But moguls now there’s something you do not buy. You earn. There’s something you do not talk about in the bar about how bad ass your mogul run was, because everybody was there. Everybody saw it. It was right there under the chair. There’s nothing to hide. There’s nothing to buy that can help you.

You know what comes from skiing? Moguls. Moguls are a product of our sport. It's not something you've got to go spend a million dollars on building a little... little playing field. It just happens naturally.

Moguls are a fact of life now. Since all the extreme skiers are out extreme skiing everything's a bump run now. Corbert's Coulour: great mogul run. You know you see people jumping cliffs and cornices. I wonder if those people are skiing or do they just happen to have a pair of skis on?

Why everyone says, "Well I don't ski moguls very much". Yeah, show me a mountain in America that isn't covered with moguls and I'll believe you.

We're coming at you Suckers!
post #38 of 50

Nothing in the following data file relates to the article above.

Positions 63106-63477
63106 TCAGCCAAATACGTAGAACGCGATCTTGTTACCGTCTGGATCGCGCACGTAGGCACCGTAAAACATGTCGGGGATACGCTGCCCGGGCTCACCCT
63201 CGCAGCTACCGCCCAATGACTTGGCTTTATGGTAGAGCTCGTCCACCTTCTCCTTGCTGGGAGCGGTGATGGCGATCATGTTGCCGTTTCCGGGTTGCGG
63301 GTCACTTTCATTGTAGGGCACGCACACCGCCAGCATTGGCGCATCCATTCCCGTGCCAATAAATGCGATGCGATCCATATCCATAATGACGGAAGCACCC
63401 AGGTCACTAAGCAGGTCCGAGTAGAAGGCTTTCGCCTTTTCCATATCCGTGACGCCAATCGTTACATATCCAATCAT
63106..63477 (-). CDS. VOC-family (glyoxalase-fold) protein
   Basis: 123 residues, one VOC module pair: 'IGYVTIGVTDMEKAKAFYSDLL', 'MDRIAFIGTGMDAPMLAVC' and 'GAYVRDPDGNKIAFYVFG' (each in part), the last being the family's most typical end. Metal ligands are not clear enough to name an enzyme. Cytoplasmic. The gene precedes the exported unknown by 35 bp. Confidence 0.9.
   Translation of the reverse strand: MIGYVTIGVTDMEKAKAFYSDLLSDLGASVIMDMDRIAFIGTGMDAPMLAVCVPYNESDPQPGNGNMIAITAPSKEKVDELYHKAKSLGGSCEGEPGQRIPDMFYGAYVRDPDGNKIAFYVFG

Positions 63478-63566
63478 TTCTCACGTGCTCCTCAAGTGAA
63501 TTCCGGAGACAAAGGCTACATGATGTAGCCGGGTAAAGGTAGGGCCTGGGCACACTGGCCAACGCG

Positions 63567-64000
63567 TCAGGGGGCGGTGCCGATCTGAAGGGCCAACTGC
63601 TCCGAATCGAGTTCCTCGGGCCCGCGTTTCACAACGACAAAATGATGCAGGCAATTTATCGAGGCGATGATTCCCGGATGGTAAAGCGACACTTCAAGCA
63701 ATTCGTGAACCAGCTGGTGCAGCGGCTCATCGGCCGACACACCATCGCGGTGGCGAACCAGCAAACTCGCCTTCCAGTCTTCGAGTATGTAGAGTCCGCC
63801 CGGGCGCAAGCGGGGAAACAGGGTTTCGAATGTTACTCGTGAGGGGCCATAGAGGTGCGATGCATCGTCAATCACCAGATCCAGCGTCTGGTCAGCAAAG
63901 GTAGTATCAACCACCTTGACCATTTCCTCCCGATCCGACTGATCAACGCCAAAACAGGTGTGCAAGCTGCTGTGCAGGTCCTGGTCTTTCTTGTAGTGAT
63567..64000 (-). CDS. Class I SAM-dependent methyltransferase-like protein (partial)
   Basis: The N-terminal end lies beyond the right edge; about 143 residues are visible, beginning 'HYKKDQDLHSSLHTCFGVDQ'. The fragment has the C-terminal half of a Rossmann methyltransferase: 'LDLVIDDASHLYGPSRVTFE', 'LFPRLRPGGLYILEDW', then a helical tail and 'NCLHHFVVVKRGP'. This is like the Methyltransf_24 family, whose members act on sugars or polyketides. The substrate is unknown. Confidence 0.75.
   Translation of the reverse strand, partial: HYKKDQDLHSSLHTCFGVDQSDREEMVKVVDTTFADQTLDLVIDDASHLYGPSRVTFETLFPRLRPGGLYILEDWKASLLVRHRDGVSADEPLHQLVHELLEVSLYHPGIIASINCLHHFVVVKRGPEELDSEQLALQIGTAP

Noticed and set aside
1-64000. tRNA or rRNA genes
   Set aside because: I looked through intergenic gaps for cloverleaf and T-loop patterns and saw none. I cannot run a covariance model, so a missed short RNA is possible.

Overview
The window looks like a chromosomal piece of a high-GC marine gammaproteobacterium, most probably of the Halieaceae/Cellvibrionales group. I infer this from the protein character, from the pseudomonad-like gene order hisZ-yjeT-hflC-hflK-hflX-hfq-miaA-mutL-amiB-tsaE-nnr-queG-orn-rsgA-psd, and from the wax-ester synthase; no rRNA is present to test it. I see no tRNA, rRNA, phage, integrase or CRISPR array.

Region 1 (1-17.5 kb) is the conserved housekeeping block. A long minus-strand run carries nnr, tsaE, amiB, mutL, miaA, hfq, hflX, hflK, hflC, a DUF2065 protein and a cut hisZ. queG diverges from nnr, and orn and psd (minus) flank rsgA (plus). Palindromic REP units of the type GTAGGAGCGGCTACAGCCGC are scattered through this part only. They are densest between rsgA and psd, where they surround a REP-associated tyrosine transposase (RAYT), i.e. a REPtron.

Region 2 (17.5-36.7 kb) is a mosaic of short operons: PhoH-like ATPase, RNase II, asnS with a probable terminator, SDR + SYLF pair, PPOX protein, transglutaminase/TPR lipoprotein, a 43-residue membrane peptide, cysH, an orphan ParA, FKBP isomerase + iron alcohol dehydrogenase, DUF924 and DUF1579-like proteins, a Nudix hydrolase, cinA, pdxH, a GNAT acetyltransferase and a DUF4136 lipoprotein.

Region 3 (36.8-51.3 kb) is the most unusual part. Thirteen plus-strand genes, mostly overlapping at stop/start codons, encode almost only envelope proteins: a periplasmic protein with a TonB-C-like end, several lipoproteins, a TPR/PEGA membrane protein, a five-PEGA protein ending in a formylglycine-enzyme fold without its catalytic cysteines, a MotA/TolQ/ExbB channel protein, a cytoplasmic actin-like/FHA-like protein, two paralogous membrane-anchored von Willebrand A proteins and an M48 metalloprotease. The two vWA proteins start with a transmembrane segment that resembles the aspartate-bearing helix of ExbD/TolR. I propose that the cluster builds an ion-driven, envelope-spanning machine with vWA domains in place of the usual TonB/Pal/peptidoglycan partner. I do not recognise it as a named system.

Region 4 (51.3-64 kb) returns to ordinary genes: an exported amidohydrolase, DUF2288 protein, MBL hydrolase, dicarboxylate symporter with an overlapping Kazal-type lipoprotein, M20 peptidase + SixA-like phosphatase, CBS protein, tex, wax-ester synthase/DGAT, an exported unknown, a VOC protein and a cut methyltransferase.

^^^  $650 for tongue depressors and hourglasses back when Moseley won the gold. Maybe I shouldn't have low-balled a ski seller on ebay :/

 

Half joking aside, I have no gripes with the ski operators who want to mow down bumps, they along with ski vendors are allowing more people to participate and enjoy this sport. 

post #39 of 50
Quote:
Originally Posted by schahmatist View Post
 

1. I cannot ski  neither faster nor more aggressive than on videos (though I would love to).

2. I have problems when there is no good zipper lines (sometimes I can stick an extra turn or two, but often without a zipline I lose my balance and/or speed control).

3. I don't know how to make more round turns , and/or use more edges (should I?) also I feel that I maybe turn with ankles too much (I am not sure). 

4. I have some idea about extention/absorbtion, pressure control, and forward/backward movement, and stack position, however it's not perfect and I do not know how to further improve those elements.

5. I feel  maybe I am missing some basics (90% of time  I ski bumps, and I am not that good on groomers and other terrains).